Fears of a spike in wait times at Department of Veterans Affairs hospitals were laid to rest this week as congressional Republicans and Democrats agreed to an emergency spending package that will avoid disruption in the Veterans Choice Program.
The bill, expected to be voted on by the House today, authorizes and appropriates $2.1 billion for the Veterans Choice Fund and also authorizes 28 major medical facility leases and puts in place reforms that strengthen the VA’s ability to recruit, train and retain their workforce. If it’s approved, the Senate must vote on the measure before August 15, the date the program would run out of funding.
VA Secretary David Shulkin said the funding will help bring new facilities closer to where veterans live, so care and access will be more convenient.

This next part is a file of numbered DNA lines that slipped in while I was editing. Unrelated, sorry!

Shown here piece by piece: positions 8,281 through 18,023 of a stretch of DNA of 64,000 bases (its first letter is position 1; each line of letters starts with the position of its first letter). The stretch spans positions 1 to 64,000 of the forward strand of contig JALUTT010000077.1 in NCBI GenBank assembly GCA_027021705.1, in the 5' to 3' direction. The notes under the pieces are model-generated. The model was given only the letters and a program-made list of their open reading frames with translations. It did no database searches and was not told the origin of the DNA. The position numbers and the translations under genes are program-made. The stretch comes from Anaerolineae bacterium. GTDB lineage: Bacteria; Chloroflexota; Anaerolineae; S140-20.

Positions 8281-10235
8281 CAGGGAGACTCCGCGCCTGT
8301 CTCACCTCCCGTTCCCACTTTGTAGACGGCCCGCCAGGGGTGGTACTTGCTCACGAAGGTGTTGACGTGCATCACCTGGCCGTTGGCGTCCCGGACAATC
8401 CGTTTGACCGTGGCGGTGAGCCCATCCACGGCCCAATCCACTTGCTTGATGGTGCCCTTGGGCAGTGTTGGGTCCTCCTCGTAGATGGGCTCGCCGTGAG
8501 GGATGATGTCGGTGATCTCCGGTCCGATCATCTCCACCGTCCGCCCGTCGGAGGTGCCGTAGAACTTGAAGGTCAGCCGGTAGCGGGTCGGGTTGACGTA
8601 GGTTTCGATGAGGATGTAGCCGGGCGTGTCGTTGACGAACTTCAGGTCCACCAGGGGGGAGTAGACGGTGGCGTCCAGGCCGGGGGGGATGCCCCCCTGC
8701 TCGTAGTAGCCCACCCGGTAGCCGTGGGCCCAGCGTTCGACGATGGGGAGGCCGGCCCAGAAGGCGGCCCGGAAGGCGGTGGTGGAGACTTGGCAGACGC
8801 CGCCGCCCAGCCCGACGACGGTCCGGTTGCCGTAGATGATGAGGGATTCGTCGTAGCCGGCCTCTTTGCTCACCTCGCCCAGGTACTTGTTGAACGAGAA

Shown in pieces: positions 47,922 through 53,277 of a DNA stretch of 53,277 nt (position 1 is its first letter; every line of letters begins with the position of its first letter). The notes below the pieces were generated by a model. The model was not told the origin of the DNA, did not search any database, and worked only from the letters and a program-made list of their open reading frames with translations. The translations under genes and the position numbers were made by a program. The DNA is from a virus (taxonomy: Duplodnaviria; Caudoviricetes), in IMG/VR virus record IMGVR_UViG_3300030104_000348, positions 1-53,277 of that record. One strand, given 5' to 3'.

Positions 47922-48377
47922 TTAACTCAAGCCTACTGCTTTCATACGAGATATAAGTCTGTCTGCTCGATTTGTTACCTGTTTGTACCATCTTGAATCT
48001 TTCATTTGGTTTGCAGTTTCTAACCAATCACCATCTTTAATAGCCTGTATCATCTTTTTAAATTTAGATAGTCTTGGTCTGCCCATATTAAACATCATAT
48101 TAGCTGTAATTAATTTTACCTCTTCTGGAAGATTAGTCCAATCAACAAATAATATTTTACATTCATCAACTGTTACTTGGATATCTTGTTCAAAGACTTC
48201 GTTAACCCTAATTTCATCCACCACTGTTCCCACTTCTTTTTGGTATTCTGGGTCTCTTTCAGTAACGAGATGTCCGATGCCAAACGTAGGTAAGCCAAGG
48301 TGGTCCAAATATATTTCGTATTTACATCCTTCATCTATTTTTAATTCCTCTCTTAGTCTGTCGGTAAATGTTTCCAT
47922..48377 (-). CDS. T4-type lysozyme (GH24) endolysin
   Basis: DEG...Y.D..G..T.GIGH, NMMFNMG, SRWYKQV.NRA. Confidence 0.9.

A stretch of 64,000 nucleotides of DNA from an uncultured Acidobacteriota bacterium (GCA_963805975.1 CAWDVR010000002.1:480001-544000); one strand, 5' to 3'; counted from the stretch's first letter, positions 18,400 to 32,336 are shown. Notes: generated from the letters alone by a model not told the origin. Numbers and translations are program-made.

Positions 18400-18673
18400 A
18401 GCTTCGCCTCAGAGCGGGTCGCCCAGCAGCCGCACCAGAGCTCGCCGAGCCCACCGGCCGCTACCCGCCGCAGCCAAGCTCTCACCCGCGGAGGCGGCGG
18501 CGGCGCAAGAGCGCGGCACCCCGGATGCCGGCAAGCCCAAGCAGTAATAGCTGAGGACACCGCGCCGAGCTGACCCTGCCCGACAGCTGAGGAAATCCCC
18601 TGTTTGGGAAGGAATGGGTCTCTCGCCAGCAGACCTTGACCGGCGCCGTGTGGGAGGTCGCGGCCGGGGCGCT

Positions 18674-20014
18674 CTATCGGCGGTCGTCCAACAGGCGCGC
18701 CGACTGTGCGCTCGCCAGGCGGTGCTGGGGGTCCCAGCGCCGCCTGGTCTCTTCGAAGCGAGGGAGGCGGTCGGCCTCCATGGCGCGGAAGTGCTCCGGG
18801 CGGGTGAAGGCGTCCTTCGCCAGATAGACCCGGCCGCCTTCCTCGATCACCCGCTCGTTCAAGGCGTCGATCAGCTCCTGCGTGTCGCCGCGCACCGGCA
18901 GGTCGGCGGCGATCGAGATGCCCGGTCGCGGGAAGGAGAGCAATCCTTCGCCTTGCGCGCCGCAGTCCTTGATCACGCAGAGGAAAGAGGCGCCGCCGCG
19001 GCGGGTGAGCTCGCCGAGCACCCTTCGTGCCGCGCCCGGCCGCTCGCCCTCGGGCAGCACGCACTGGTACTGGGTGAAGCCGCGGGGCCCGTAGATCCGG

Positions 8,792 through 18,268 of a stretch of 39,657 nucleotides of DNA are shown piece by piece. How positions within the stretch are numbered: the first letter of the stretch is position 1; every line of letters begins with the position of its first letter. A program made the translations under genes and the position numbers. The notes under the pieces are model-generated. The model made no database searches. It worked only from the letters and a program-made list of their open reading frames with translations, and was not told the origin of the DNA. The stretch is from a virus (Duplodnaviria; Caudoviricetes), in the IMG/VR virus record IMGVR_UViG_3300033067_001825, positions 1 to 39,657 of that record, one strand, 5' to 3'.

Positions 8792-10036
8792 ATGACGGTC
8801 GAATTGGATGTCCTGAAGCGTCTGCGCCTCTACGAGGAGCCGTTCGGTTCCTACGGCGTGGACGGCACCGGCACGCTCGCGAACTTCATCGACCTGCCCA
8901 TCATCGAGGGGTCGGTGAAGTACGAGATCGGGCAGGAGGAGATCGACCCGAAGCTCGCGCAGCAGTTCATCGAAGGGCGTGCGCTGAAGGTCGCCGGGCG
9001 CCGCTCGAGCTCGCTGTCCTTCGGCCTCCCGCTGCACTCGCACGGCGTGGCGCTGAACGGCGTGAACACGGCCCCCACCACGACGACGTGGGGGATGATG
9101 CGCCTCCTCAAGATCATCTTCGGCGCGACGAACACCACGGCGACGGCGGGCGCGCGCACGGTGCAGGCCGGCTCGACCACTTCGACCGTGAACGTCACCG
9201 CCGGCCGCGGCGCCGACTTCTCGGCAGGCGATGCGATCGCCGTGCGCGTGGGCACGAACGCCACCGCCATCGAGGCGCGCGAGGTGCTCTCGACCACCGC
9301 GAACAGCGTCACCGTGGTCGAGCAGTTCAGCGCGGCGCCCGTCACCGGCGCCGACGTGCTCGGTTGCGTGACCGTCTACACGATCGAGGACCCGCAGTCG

Shulkin alerted a Senate Veterans Affairs Committee in June that the Veterans Choice program faced a $1 billion budget shortfall because more veterans took advantage of the program that allowed them to get treatment from a private physician if the closest VA facility was too far away from where they lived. The program was created in 2014 following a nationwide scandal that revealed thousands of veterans waited months to receive care at VA facilities.
Veterans were worried that the lack of funding due to the stalled bill would mean they would once again face long waits for care.
Senators Johnny Isakson, R-Ga., and Jon Tester, D-Mont., chairman and ranking member of the Senate Committee on Veterans’ Affairs, respectively, said in a statement that they were pleased veterans will have continue to have timely access to care. However, they also warned that the funding is a short-term fix for the problem, and lawmakers need to continue to work to address barriers to timely care.
Dan Caldwell, policy director of the conservative Concerned Veterans for America, told The New York Times that the VA situation underscores why Congress must pass broader and more permanent Choice reforms.
“Even after they finish scrambling to fund this flawed program, too many veterans will still be trapped in a failing system and will be unable to seek care outside the VA when they want to or need to," he said.